Following the introduction of the General Data Protection Regulation (GDPR) and the Data Protection Act 2018 (DPA), Data Protection has been brought to the forefront of businesses minds.  Having processes and the correct documentation in place to ensure Personal Data is collected, stored and used correctly has taken up a large amount of time, cost and effort for many businesses.  However as with all businesses you are dealing with humans who can (and do) make mistakes.

The recently published fine levied by the Information Commissioner’s Office (ICO) against the Ministry of Defence shows how easily a breach of the DPA can occur.  In the penalty notice, the ICO sets out that during the evacuation of Afghanistan in 2021 the team at the MOD sent emails with all of the addresses in the “To” rather than the “Bcc” (Blind Carbon Copy) field.  In one incident, this led to the disclosure of 245 individuals’ email addresses with further incidents leading to a total of 265 unique email addresses being disclosed.

Clearly, in the circumstances this was not just a breach of Data Protection but could also have led to threats to the lives of the people involved.

This comes as the ICO has released its Fining Guidance setting out how it determines what fine to levy for a breach of the DPA/GDPR. There are a multitude of factors which are taken into account including the seriousness of the infringement, any aggravating or mitigating factors and how effective, proportionate and dissuasive the fine will be.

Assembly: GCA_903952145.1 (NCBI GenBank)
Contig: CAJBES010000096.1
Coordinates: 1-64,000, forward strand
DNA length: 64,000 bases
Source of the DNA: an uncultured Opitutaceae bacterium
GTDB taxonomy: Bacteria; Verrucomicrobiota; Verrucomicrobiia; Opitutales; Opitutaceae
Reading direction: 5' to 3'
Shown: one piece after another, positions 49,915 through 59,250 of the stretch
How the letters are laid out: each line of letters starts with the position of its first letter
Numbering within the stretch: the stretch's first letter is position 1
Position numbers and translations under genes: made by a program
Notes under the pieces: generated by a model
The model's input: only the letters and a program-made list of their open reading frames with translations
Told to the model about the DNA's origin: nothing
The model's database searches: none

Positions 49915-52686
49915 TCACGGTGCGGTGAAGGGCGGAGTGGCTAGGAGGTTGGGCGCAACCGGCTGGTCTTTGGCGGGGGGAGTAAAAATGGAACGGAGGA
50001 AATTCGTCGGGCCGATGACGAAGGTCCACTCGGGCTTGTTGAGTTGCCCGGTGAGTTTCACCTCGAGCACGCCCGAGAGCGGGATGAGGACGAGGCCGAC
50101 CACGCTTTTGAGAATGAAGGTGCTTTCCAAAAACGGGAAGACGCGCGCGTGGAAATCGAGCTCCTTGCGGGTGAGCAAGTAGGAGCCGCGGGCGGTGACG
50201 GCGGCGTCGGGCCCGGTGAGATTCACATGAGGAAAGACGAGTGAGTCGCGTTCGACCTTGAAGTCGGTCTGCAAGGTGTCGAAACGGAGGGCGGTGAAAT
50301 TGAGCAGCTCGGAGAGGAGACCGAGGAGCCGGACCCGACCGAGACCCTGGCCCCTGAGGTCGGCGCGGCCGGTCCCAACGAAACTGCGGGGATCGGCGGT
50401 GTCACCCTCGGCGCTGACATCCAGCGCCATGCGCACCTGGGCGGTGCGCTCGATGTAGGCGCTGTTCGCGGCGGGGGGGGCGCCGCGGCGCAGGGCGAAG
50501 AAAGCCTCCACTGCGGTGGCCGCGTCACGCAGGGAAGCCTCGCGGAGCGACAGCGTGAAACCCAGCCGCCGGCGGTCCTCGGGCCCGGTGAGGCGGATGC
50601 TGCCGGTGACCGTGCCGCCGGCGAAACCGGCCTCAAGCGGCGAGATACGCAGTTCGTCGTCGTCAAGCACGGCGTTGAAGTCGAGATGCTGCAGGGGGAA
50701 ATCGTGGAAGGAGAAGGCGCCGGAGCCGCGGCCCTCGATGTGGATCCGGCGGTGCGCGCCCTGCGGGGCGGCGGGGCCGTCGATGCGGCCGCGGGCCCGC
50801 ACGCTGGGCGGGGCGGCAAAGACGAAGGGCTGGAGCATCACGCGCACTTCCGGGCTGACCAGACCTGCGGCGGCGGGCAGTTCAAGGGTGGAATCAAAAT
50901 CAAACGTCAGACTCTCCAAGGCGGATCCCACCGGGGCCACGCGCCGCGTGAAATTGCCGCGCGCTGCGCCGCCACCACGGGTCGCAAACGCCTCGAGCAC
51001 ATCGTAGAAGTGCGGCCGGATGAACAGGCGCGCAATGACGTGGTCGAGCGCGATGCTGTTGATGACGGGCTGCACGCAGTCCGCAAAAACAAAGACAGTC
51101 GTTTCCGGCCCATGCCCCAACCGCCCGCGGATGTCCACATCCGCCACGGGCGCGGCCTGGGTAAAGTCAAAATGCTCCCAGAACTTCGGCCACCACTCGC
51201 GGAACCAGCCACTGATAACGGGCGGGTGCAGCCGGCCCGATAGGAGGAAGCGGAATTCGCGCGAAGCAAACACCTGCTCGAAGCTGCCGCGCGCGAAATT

As an example, for the MOD fine mentioned above this was originally £1,000,000 which was reduced to £700,000 due to mitigating factors and then a 50% discount was applied as the MOD is a public sector body, so the overall fine levied was £350,000.

The overall power of the ICO to levy a fine is £17.5 million or 4% of global turnover in the preceding year, so its powers are significant and should not be underestimated.

So what can be learned from this?

It is important that employees have both training on the business’ Data Protection Policies but also it is worth considering reviewing how email is used as a tool.  Are there sufficient procedures in place for any group communications to prevent accidental disclosure of Personal Data?

Are there other ways to mitigate the risk of disclosure of Personal Data? For instance, switching off auto-complete for email addresses to avoid emailing the wrong recipient.

If you would like to discuss Data Protection issues and documentation, please contact our Corporate and Commercial team on 0116 289 7000 or email

Published by

Categorised in: , ,

Tags: , , , ,